The Toltec Art of Life and Death invites readers into the mind of a master seeker, offering an unparalleled and intimate glimpse into the development of a soul. In this culmination of a lifetime's learning, Ruiz shares with readers the innermost workings of his singular heart and mind, summoning us to grapple with timeless insights drawn from ancient Toltec wisdom that are the essence of transformation and freedom.
Top customer reviews
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This book is awful and so self aggrandizing it ridiculous. Every other chapter is about how powerful he is and how all the ladies love him. Most people who are fans of Don Miguels books and similar books are used to "far out" talk, but its very very hard to suspend disbelief in this book. I just don't understand how this is the same person that wrote all those other books that we know and love.
He had previously courted death by recklessly walking into the dangerously hot rim of a dangerous volcano in order to demonstrate a healthy approach to life and fear of death to a touring group of his disciples, and had injured his heart. Insufficient explanation is given to undo the impression that this was machismo.
Finally, I hung in with my attempt to follow the narrative of what Ruiz experienced in his dream state. Some dream - that can go on for nearly 400 pages with such detailed recall! But I guess that can happen while you're in a coma for nine weeks.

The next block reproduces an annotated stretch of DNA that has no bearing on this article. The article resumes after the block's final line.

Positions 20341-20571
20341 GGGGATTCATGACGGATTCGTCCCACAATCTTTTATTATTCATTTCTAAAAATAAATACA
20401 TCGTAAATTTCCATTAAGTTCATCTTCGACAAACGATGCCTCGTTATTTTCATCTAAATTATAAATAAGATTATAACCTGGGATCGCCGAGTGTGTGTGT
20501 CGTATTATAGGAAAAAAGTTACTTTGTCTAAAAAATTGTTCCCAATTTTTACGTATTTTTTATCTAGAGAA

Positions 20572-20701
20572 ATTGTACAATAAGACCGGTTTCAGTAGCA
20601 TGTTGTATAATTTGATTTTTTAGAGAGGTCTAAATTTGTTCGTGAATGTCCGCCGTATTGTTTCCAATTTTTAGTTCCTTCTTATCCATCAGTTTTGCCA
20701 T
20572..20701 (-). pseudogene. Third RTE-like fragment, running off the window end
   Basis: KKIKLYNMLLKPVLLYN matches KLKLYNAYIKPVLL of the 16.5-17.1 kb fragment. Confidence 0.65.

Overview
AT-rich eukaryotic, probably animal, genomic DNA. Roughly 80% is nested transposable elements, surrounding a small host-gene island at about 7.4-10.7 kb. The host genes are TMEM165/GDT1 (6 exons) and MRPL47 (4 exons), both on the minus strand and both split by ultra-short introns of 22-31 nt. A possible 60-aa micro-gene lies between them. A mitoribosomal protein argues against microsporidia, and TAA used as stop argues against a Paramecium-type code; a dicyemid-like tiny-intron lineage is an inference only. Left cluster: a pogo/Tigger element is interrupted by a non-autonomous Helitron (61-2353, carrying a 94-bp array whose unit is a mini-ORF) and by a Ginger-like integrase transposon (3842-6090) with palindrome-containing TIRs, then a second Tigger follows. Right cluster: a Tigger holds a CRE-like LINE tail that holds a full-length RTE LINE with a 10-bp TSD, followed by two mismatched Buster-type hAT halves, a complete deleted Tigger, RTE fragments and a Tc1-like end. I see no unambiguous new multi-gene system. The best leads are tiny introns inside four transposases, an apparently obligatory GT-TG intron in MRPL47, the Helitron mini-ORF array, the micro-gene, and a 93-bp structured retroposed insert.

The description of his development as a healer or Nagual (Toltec-speak for a shaman) and his learnings from his shamanically inclined mother and grandfather serve as interesting autobiography; and as a physician, I can admire his finding a deeper calling in sharing wisdom than continuing his medical practice. However the weaving of the narrative from Ruiz, to Ruiz’s spirit, to his mother, to her spirit, to grandfathers, and to the enigmatic Lala (who can often be very bad-tempered) is confusing and (for me) unconvincing. She is revealed as the personification of knowledge, and Ruiz goes into great detail about his early infatuation with knowledge and his subsequent intense ambivalence about it. He portrays it as a seductive woman who is like a constant companion and temptress. The whole book could be seen as Ruiz's struggle with "knowledge".
I feel the book didn’t deliver on its promise to enlighten on the mystery of death and the wisdom available in the borderland between life and death. However this won’t stop me from highly recommending “The Four Agreements” to patients.
After further digesting this complex autobiography/ personal statement, several things stand out for me. First, the realms that Ruiz explores, once liberated from physical form, don't seem to me to ascend very high. His sense of the sacred, of the exalted realms of the transcendent found in mystical literature or in books like Michael Newton's "Journey of Souls", seem limited and earthbound.